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Business briefs: St. Pete’s most profitable banks, entrepreneurship and more

Margie Manning



Photo by Sharon McCutcheon on Unsplash

Freedom Bank, the only community bank headquartered in St. Petersburg, nearly tripled its net income in the third quarter of 2018.

Freedom Bank

The bank posted $1.16 million in profit in Q3 2018, compared to $416,000 in the third quarter of 2017. Assets were up 23 percent year over year, to $274.2 million as of Sept. 30.

“Third quarter performance, compared to that of a year ago,  is attributed to loan growth, including traction gained from the focus on our government guaranteed lending programs, as well as the asset quality of our overall portfolio,” said Cathy Swanson, CEO.

Most of the other locally headquartered banks with a presence in St. Petersburg or Pinellas County also turned in generally strong performances for the just-ended quarter. Banks with healthy profits can more easily provide capital and make loans to business clients, who in turn use that funding to grow their companies, make real estate or equipment purchases, or hire workers.

First Home Bank, a Seminole-based subsidiary of First Home Bancorp in St. Petersburg, had a 55.7 percent increase in assets year-over-year, to $354.4 million as of Sept. 30. Net income for First Home Bank was $920,000 for the three months ended Sept. 30, down 41.7 percent from the same quarter in 2017.

The Bank of Tampa, with nearly $1.7 billion in assets, posted $5.6 million in Q3 2018 net income, up 50 percent from the third quarter of 2017. Assets were up 7.4 percent.

Pilot Bank’s St. Petersburg office is at 2180 4th St. N..

Pilot Bank’s Q3 2018 net income was $474,000, an increase of 110 percent from a year earlier. Pilot Bank just opened its first St. Petersburg office, while Bank of Tampa has offices in downtown St. Petersburg, Clearwater and Largo.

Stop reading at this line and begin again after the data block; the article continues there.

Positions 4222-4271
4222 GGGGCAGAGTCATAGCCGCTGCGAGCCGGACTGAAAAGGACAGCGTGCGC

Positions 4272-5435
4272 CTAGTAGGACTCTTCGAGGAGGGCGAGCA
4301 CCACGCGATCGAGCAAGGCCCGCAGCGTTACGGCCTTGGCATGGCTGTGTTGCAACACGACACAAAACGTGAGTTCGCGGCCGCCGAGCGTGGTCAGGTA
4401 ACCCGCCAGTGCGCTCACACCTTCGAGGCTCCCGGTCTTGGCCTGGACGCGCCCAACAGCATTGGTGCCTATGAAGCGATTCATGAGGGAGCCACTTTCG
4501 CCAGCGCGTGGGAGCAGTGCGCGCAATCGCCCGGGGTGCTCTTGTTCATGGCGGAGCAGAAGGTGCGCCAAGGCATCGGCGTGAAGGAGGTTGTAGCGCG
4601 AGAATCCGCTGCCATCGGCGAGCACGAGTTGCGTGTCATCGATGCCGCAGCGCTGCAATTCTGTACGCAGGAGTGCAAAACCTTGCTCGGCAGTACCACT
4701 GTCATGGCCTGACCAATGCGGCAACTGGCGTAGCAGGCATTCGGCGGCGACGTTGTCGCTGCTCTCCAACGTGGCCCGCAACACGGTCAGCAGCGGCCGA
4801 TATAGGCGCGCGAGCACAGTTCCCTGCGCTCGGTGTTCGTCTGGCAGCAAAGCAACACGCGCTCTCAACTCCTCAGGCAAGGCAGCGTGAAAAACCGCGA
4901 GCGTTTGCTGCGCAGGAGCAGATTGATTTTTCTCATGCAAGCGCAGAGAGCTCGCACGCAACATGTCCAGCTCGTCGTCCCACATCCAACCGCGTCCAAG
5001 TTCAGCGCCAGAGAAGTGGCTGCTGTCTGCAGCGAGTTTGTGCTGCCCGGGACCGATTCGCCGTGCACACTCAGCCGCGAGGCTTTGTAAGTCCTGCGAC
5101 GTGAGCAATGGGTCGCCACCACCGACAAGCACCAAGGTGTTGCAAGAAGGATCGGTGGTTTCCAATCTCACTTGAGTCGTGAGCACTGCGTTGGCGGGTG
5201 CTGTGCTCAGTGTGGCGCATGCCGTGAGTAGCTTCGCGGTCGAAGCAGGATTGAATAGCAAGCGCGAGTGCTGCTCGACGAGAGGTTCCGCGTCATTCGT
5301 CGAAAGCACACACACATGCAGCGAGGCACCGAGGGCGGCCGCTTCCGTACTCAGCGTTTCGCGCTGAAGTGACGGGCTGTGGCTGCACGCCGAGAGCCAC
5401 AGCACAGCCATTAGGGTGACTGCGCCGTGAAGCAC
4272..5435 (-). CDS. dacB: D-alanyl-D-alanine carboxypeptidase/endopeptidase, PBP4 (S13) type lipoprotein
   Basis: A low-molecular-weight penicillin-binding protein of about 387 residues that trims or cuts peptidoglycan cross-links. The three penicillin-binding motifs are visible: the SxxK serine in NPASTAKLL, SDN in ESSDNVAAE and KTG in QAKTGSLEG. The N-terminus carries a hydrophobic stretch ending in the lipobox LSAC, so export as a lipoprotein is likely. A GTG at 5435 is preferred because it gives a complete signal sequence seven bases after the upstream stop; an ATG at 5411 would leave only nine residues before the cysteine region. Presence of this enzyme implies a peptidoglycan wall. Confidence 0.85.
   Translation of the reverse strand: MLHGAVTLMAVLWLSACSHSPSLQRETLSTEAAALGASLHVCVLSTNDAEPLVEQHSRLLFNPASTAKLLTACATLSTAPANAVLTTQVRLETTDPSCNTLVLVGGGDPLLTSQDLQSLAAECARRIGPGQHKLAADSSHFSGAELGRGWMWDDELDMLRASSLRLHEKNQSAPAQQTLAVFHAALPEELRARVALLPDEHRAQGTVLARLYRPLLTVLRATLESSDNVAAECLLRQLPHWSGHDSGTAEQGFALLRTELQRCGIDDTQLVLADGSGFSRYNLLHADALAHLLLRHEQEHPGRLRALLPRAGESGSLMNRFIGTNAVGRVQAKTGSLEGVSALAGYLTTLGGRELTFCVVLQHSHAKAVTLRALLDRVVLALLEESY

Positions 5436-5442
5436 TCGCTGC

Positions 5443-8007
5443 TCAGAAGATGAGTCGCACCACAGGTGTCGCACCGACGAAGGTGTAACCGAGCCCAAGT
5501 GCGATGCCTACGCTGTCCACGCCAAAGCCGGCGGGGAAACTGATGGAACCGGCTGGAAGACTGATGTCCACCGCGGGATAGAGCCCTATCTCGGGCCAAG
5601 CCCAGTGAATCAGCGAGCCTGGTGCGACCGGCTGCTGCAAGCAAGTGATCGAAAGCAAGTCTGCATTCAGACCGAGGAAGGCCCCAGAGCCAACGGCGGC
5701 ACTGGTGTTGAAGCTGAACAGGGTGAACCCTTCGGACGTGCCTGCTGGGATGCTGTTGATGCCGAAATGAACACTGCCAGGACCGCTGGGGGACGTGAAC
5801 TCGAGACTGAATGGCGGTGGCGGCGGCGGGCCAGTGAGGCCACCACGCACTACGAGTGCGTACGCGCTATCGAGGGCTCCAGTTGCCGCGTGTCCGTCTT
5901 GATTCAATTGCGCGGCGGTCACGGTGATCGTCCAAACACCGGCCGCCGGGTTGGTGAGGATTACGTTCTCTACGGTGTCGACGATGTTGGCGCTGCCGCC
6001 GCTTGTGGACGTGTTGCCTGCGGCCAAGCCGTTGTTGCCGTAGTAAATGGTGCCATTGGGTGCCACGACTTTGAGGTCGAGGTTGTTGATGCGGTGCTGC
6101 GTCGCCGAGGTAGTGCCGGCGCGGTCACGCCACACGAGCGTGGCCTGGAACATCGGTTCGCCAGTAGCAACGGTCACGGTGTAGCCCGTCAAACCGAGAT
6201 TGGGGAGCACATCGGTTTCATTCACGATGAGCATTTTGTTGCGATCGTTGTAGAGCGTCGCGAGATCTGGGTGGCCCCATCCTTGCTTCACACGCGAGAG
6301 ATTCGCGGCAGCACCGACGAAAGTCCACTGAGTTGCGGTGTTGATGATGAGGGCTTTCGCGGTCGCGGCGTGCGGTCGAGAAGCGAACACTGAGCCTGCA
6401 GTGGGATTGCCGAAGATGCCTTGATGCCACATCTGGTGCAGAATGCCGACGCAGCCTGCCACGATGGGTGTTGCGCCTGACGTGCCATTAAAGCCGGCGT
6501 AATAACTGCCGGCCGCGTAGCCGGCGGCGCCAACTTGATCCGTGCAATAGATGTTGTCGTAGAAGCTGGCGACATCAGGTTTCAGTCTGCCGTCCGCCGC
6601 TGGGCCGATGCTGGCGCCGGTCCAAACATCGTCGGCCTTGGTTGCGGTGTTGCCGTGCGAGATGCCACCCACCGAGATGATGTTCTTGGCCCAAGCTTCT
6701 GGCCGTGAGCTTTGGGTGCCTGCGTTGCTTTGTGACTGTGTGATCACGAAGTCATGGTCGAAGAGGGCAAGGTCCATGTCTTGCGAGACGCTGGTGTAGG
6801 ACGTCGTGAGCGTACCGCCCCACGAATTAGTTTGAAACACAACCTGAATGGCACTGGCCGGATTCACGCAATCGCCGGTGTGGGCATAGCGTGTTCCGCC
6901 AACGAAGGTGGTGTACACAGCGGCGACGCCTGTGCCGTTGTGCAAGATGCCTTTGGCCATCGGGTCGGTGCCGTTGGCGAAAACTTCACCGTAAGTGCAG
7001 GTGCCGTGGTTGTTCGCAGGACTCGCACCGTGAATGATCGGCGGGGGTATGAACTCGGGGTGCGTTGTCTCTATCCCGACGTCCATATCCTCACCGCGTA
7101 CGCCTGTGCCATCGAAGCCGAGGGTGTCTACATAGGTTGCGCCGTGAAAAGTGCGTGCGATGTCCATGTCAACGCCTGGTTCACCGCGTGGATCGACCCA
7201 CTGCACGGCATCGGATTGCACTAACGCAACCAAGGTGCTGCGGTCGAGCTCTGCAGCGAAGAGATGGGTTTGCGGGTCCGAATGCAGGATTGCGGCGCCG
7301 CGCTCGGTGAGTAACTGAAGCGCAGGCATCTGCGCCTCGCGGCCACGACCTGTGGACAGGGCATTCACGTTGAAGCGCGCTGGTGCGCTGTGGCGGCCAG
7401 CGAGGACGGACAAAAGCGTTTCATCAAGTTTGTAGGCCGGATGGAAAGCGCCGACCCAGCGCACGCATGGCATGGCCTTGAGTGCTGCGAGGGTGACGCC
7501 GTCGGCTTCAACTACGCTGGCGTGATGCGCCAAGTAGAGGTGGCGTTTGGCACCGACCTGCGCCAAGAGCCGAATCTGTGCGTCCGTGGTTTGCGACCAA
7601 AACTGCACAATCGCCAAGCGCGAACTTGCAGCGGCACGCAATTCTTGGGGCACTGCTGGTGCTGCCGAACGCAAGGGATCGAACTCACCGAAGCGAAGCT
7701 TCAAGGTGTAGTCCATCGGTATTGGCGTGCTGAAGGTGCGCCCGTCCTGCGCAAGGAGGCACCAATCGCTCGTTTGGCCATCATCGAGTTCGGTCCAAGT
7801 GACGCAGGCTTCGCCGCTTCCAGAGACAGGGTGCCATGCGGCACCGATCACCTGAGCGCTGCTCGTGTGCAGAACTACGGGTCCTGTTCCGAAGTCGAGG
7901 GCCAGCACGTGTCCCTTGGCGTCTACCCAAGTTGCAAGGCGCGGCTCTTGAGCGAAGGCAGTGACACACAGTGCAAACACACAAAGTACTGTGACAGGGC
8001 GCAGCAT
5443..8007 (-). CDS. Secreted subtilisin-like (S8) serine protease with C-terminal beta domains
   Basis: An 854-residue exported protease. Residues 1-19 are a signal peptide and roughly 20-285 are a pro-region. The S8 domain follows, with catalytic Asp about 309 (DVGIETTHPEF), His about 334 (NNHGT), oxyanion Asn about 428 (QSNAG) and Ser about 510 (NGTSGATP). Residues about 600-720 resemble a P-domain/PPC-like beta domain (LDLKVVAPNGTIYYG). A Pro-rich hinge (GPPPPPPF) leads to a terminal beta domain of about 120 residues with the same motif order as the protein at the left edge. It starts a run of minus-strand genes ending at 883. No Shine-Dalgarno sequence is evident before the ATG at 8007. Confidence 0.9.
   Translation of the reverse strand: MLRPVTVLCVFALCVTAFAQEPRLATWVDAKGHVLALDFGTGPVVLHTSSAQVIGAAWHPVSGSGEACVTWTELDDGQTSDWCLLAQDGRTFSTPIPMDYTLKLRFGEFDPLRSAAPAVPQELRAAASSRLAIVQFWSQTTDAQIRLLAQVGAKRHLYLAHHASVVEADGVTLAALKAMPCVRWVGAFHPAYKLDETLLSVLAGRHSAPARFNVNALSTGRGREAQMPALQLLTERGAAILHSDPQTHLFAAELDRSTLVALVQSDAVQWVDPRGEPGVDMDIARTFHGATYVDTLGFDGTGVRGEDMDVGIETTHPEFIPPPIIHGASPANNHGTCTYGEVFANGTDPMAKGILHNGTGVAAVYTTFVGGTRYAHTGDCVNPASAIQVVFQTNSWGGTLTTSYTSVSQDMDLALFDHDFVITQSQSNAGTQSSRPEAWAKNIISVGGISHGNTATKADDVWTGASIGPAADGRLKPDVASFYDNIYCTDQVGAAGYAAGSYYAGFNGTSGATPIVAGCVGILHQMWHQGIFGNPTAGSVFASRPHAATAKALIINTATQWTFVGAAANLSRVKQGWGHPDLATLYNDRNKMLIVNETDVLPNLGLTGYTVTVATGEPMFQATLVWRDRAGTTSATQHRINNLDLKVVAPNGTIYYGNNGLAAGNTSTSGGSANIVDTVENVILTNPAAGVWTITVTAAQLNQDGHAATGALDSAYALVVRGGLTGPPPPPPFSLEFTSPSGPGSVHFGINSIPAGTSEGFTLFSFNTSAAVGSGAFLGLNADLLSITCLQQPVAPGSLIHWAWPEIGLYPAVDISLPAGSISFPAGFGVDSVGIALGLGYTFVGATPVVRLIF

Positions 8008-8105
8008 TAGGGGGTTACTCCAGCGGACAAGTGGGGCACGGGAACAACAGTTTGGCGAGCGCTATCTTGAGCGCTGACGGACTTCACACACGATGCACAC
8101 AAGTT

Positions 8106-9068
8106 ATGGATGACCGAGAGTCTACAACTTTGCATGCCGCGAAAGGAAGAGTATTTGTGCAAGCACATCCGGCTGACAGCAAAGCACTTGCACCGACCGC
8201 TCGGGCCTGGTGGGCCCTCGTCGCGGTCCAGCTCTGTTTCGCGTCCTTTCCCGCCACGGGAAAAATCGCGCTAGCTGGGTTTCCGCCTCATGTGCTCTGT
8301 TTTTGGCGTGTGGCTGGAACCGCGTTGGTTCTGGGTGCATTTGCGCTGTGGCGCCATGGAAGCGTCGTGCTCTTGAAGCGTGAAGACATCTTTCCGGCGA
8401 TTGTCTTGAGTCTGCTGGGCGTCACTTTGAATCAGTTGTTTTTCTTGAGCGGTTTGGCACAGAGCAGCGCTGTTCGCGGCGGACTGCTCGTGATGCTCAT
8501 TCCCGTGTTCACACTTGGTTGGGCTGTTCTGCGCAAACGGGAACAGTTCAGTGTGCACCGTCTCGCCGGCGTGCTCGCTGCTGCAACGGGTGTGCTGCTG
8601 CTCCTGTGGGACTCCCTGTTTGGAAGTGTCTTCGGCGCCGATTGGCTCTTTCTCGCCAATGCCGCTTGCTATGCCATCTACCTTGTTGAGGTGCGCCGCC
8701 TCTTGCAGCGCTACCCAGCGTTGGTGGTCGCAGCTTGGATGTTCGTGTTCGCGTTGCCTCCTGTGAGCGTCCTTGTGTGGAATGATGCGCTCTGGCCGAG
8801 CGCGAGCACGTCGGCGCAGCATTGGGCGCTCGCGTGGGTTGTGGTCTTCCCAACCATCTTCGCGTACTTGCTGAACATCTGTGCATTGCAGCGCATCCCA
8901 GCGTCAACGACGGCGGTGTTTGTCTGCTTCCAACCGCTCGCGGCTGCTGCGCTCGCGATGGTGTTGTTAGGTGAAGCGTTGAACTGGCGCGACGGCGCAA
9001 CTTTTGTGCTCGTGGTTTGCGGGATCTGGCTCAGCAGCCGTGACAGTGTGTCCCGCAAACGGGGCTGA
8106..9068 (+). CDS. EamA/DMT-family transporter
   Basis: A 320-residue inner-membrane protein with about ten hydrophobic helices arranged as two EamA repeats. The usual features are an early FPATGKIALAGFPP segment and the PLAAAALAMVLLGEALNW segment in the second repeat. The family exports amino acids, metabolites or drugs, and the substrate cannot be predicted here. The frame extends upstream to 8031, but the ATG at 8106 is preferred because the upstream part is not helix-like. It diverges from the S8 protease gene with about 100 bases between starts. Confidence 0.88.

Flagship Community Bank in Clearwater, which just ended a deal that would have made it a publicly traded institution, was the only locally based bank whose assets shrunk from a year earlier. Flagship had $118.4 million in assets on Sept. 30, compared to $124.4 million a year earlier. Flagship’s net income for Q3 2018 was $303,000, more than double net income from the same quarter in 2017.



There’s been a few shifts in the calendar since the St. Pete Catalyst wrote about Global Entrepreneurship Week last week, including the addition of a happy hour and discussion on innovation in Florida.

Local startup community leaders, including Linda Olson of Tampa Bay Wave and Marc Blumenthal of Synapse and Florida Funders, will talk about how Tampa Bay can advance through entrepreneurship. The event starts at 6 p.m. Nov. 12 at Factory 114.

GEW kicks off tomorrow, with BarCamp Tampa Bay, an “unconference” with crowd-sourced content.

Check out all the events on the updated calendar.

Workers comp

Workers compensation insurance rates will drop by 13.8 percent in 2019, under a final order issued today by the Florida Office of Insurance Regulation.

The decreased rate will apply to both new and renewal workers’ comp insurance policies effective in Florida as of Jan. 1, 2019.

It amounts to half a billion dollars in savings for Florida’s business community, Jimmy Patronis, the state’s chief financial officer, said in a news release.

Veterans center

Fort Valor, a non-profit community center for military veterans, opens this weekend in Tarpon Springs.

The 6,000-square-foot community center, at 601 Hope St., is a free-to-use community hub and resource center for reserve, retired and active duty military members and their families. The center has a focus on Brazilian Jiu-Jitsu, and will offer training in that, as well as recreational activities and career training.

SynDaver Labs, a Tampa medical technology manufacturing company focused on the creation of synthetic humans for medical device development and surgical training, is the corporate sponsor.

The grand opening is 11 a.m. to 1 p.m. Nov. 10 and will include a job and education fair, a barbeque and a raffle.

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